Freud's and Baudrillard's theories of the 'death drive' and its consequences influence a wide range of artists
Upon entering Necrospective, Catalyst Arts’ latest exhibition, the aesthetic is comparable to a David Cronenberg feature. A barrage of discordant noises and multiple flickering video images assault the senses. The lights are dimmed and the volume is loud – from the get-go it is clear that this is not art for the faint of heart.
The show is designed to explore both Freud’s notion that a natural human desire for self-destruction and a return to the inorganic (defined as the ‘death drive’) causes people to ‘act out’, and Baudrillard’s theory that this is embodied by the results of science and technology.
Freud states that the death drive is indicative of a subconscious human desire to return to a state preceding mortality and a time before we became distinct from one another, while Baudrillard expands on this, believing science’s prerogative to be the reconstruction of a ‘homogenous and uniformly consistent Universe’.
Functioning as a commentary on the relationship between these theories, it is understandable that Necrospective is brash (even nightmarish) upon first glance, a meditation on the presupposition that in our technology-driven environment, humanity has managed to create a synthetic infrastructure – one in which the death drive is satisfied, absolving us of responsibility for our actions and distorting what is real.
With this philosophical agenda in mind, the first piece, Motohiko Odani’s video installation, ‘Rompers’, seems appropriate. Shown on 13 screens of varying size, ratio and age, this film explores a dystopian view of the future in which we no longer have any reference point to what is real.
With mise-en-scène comparable to a children’s television program, ‘Rompers’ shows mesmerising clips of a carefree young woman juxtaposed with a jerky stop-motion frog chorus. The woman’s movements begin to ape the off-kilter animations, and the lines between what is natural and what isn’t begin to blur.
The colour balance of each screen is different, with some in grainy black and white and others displaying the short film in piercing hyper-real high contrast, which leads one to ponder which version we are being sold is the truth. Amusing and disturbing in equal measure, This is arguably the most engaging piece in the exhibition.
Elsewhere another video piece is projected against a wall, Alexis Milne’s film ‘Safe Riot’. In actuality a projection of a projection, this film is comprised of real footage of London’s G20 riots with footage of a fake riot in the foreground, shadowy figures tossing debris at the scenes of uproar.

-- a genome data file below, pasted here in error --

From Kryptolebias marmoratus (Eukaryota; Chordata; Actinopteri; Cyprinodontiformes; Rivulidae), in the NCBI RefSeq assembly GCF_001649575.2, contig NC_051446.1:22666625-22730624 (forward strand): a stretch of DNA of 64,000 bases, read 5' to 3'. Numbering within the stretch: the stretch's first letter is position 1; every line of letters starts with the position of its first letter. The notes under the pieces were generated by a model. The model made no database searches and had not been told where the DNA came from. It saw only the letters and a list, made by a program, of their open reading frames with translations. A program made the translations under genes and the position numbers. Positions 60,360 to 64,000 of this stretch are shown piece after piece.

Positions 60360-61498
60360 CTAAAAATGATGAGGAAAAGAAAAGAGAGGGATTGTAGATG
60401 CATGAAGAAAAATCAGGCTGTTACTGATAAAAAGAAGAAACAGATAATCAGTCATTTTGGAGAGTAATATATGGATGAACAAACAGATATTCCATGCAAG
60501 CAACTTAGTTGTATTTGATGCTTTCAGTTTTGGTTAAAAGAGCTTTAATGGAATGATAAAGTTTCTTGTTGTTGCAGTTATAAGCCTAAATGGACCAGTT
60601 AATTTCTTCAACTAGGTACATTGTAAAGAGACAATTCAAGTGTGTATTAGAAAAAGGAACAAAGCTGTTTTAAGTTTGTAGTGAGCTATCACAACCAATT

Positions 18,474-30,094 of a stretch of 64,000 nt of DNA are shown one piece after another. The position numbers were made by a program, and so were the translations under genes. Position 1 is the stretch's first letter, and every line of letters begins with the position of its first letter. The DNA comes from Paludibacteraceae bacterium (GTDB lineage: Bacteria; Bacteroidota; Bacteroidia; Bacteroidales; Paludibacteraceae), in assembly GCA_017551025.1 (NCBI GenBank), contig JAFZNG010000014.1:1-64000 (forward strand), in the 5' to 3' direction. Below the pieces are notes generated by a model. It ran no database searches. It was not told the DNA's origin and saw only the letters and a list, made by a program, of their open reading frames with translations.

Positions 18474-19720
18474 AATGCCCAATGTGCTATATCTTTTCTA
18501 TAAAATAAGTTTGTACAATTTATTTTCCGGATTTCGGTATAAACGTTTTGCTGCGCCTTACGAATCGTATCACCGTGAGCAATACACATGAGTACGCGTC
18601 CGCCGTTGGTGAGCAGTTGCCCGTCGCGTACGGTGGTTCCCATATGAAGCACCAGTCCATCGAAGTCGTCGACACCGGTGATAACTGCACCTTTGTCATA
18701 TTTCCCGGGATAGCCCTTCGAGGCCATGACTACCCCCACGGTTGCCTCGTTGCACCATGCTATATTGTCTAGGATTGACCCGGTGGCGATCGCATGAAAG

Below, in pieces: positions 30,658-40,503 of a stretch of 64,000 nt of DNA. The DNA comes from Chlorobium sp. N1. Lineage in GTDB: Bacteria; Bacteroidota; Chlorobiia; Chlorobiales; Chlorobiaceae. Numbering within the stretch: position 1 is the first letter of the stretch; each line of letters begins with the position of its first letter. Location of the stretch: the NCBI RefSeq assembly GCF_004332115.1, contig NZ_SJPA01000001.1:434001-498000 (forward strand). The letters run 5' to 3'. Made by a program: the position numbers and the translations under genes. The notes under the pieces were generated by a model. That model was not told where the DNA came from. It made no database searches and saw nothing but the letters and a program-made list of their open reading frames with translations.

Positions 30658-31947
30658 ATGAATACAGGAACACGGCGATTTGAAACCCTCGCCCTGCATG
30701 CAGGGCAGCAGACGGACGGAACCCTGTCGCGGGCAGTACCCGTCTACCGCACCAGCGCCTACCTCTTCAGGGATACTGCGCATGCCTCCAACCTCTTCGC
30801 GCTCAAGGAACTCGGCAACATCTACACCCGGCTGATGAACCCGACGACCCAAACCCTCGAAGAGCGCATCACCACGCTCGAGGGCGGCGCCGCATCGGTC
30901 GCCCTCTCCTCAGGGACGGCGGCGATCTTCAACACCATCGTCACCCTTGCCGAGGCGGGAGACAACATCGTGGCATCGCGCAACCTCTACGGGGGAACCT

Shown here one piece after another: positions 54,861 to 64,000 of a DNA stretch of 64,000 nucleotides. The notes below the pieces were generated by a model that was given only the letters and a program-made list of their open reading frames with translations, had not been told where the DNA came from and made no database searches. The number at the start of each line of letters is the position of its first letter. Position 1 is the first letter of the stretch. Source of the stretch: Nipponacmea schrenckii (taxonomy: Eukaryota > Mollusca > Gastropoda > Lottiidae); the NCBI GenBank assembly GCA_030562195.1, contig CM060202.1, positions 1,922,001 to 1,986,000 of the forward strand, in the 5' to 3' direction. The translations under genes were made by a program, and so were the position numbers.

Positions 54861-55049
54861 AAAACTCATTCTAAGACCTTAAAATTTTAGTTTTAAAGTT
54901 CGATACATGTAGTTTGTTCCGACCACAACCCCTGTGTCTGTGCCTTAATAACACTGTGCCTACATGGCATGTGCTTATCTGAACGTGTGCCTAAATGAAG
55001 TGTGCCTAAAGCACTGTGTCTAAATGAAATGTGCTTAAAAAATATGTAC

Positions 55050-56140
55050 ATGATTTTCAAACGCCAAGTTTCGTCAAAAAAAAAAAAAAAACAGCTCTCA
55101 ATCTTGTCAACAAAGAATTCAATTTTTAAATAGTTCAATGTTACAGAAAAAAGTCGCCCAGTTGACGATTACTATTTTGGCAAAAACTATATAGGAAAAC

While raising similar questions of which interpretation is to be believed (we are watching a video of a video, in which both protestors and police are also filming each other), this piece unfortunately lacks both the depth and playfulness evident in Odani’s installation, instead coming off as a politically juvenile one-trick pony.
Takeshi Murata’s fiercely innovative short film ‘Monster Movie’ is shown on a lonely iMac, relatively unassuming when compared to some of the large-scale pieces on display.
Controlled chaos reigns supreme in this glitch-art heavy installation: hand-drawn animations and appropriated footage from vintage monster flicks accompany compression artifacts to create a swirling Rorschach-like digital world. As mesmerising as it is technically impressive, this is datamoshing at its finest.
All of these pieces are underscored by the threatening rumble of ‘Mana’, a sonic sculpture by the exhibition’s curator, Thomas Johnson. Housed in a ramshackle fridge, a CD player and set of amplifiers emit a soundtrack created by Johnson himself by manipulating his own voice.
Imbuing the fridge with a sense of life (the foreboding sounds quite possibly representing the machine’s own electric death-knell), this piece goes some way to bridging the gap between technology and humanity.
Comparatively quiet is the final installation in the exhibition, Craig Fisher’s ‘It’s Uncanny’. This, a sculpture of a car-crash scene created almost entirely out of felt, feels like an inversion of the other pieces on display. Rather than hitting us with technological aggression head on, here we see a potentially visceral scene with all hints of violence removed.
When these cars collide, no sound can be heard save for the warm soft rub of felt on felt. It is easy to imagine the cars being pulled about by hand and popped back into their original condition with ease, removing us from the serious nature of the situation. In this sense it is comparable to the disassociation felt when seeing such images in a movie or on the news.
As an exhibition based around a strict philosophical supposition, Necrospective does exactly what is says on the tin. Granted there are fewer pieces on display than this reviewer may have wished for, and on a return visit for a second look the ‘Mana’ sound sculpture is unfortunately either broken or switched off. However, most of the installations provide plenty of food for thought on an interesting theme.
Necrospective runs in Catalyst Arts until August 31.